Raku has been a popular technique among potters for a long time—the roar of the fire, the glowing work, the dramatic results—are all part of the allure. But raku is more than just a technique, it’s a way of thinking with an attitude of openness to the unexpected and willingness to use accidental happenings in developing your work. Raku encourages curiosity and exploration, and there’s no end to the variety and quality possible in this medium.


British potter John Mathieson provides a clear and concise overview of the raku process, covering all the essentials—clay types, post firing reduction methods, and equipment. You’ll also enjoy the tips and techniques shared by 30 experts on topics spanning the entire raku process from conception to final reduction.

 

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Softcover | 128 Pages
Order code G075 | ISBN 978-1-57498-166-7

 

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The first four chapters cover the basics of raku including a brief history, a discussion of suitable clays, making and decorating techniques and some pointers on the importance of bisque firing.

 

In the chapter on glazes and glazing, Mathieson demystifies raku glazes as he discusses colors, oxides, stains, copper matts, materials and soluble salts. And you’ll find more than 50 glaze, stain and slip recipes in the appendix to get started with. In addition, there’s a brief discussion about glaze application and the effect of time on iridescence.

 

A couple of chapters are dedicated to raku kilns, with detailed discussions on fuel types, construction materials and burners. There are even six descriptions of simple raku kilns you can construct out of new and/or found materials as well as information on buying a ready-made commercial kiln. A discussion about raku safety precedes the chapter on the actual process of raku firing, a critical factor when doing this type of firing. In discussing the raku process, Mathieson leads you through each step beginning with the tools and setup to the quenching and cleanup.

 

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When it comes to raku, a simple process can yield many results as found in the profile section. Here you’ll discover some of the work, tips and techniques of 30 raku artists from 10 countries. And you’ll realize that while the idea of fire and clay is universal, the thoughts of each artist reveal something unique that is both amazing and inspiring.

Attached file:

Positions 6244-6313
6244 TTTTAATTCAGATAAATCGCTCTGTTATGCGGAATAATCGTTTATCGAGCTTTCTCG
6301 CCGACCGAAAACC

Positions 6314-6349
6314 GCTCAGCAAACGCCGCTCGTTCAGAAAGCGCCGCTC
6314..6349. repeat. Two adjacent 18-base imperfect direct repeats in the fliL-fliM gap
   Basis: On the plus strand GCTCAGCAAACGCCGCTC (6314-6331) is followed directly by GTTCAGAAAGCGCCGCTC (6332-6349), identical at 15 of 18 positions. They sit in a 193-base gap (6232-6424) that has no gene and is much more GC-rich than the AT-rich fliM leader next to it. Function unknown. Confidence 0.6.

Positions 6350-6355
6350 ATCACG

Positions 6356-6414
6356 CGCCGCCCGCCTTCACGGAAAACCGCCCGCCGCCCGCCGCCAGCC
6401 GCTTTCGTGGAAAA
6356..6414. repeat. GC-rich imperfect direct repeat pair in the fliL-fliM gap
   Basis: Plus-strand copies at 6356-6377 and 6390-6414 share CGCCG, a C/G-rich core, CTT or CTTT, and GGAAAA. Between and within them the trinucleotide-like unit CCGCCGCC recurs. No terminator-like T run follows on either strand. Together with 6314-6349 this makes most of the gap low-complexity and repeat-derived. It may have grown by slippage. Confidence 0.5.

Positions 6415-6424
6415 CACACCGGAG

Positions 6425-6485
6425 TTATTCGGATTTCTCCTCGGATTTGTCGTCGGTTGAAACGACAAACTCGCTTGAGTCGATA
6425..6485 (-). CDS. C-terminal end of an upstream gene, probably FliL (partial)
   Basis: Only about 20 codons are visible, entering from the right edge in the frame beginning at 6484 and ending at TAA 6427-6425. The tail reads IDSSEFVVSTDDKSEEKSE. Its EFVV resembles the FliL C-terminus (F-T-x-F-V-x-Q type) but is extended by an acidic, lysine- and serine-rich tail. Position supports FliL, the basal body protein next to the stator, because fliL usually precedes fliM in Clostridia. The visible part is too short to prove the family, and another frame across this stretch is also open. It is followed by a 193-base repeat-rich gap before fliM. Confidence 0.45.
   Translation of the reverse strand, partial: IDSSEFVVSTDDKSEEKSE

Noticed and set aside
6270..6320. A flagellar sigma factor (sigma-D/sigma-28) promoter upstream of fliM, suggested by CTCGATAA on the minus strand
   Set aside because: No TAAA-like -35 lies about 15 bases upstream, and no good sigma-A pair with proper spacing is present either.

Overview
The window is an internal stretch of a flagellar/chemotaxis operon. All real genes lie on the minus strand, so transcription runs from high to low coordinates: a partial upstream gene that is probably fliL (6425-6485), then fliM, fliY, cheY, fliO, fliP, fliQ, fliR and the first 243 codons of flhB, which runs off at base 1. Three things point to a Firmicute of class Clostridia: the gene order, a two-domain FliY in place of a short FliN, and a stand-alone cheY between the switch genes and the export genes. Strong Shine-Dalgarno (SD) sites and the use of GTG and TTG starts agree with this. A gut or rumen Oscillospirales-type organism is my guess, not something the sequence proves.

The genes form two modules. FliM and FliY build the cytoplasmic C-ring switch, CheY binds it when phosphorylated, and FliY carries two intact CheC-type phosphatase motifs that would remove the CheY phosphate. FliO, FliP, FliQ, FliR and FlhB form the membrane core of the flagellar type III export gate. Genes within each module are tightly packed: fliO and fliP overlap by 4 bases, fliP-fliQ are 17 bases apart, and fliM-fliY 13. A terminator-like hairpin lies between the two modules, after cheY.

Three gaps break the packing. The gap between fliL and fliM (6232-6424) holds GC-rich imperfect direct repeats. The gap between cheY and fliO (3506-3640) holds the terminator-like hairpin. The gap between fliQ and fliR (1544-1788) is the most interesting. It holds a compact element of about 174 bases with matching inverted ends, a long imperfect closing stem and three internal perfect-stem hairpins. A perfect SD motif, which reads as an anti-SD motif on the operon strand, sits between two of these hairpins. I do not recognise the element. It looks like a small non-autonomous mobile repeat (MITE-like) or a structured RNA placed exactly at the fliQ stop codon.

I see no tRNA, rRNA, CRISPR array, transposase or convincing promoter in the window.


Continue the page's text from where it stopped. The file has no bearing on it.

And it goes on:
Louis Pasteur once said that chance favors the prepared mind. Potters rejoice in the chance offerings that fire provides when they’re prepared, and Raku is the perfect book for preparing yourself for those serendipitous offerings of raku fire and smoke.

  
Table of Contents

  1. A Brief History of Raku
  2. Clays for Raku
  3. Making and Decorating Techniques
  4. Biscuit Firing
  5. Glazes and Glazing
  6. Kilns-Fuel and Construction Materials
  7. Kiln Construction
  8. Health and Safety
  9. Raku Firing
  10. Makers Profiles
  11. Clay, Slip and Glaze Recipes
  12. Conclusion
 

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REVIEW

A raku firing involves heat, fire, smoke, sweat and sometimes even tears, but none of these things are part of the book Raku by John Mathieson because this British potter writes with such a dry, detached style, often in the passive voice, that the excitement and drama of raku are dampened down, leaving us with an uninspiring but still useful collection of information. Mathieson covers all aspects of raku, including choosing clay, choosing a fuel, building a kiln, forming pots, glazing and decorating, firing and finishing, and the book is filled with small colour photos of raku techniques, as well as samples from the work of over thirty potters (plus some of their slip and glaze recipes). However, the details of forming and firing techniques are difficult to pull out of the opaque prose in which they are buried. On the other hand, Raku Firing: Advanced Techniques opens with a lively essay by Hal Riegger, one of the original raku artists in North America, in which he describes his early and ill-fated attempts at raku, his later raku innovations and his philosophy behind his use of the raku process. After that, we get an essay on naked raku by Kate and Will Jacobson that includes not only a description of their process but a narrative about how these two production potters try to keep a balance between creative exploration and financial security. Other essays cover raku firing large slabs, a raku workshop in a small village in Mexico, inlaying glass while forming wheel-thrown pots, some wacky sculptures, “production raku” using levers and fulcrums to move the kiln and the reduction chamber around, an extensive discussion on ways to build raku kilns, firing with wood in a loosely stacked kiln that you can unstack and put away when the firing is over, instructions for something called “Valdez flashfiring,” how to make and raku fire a seven-foot tall pot, plus recipes for glazes, slips and clays. Some of the techniques are, indeed, advanced, but even novice raku potters will find much they can use in this book, and much that will inspire them to try just about anything. — Patty Osborne, Potters Guild of BC Newsletter – September 2010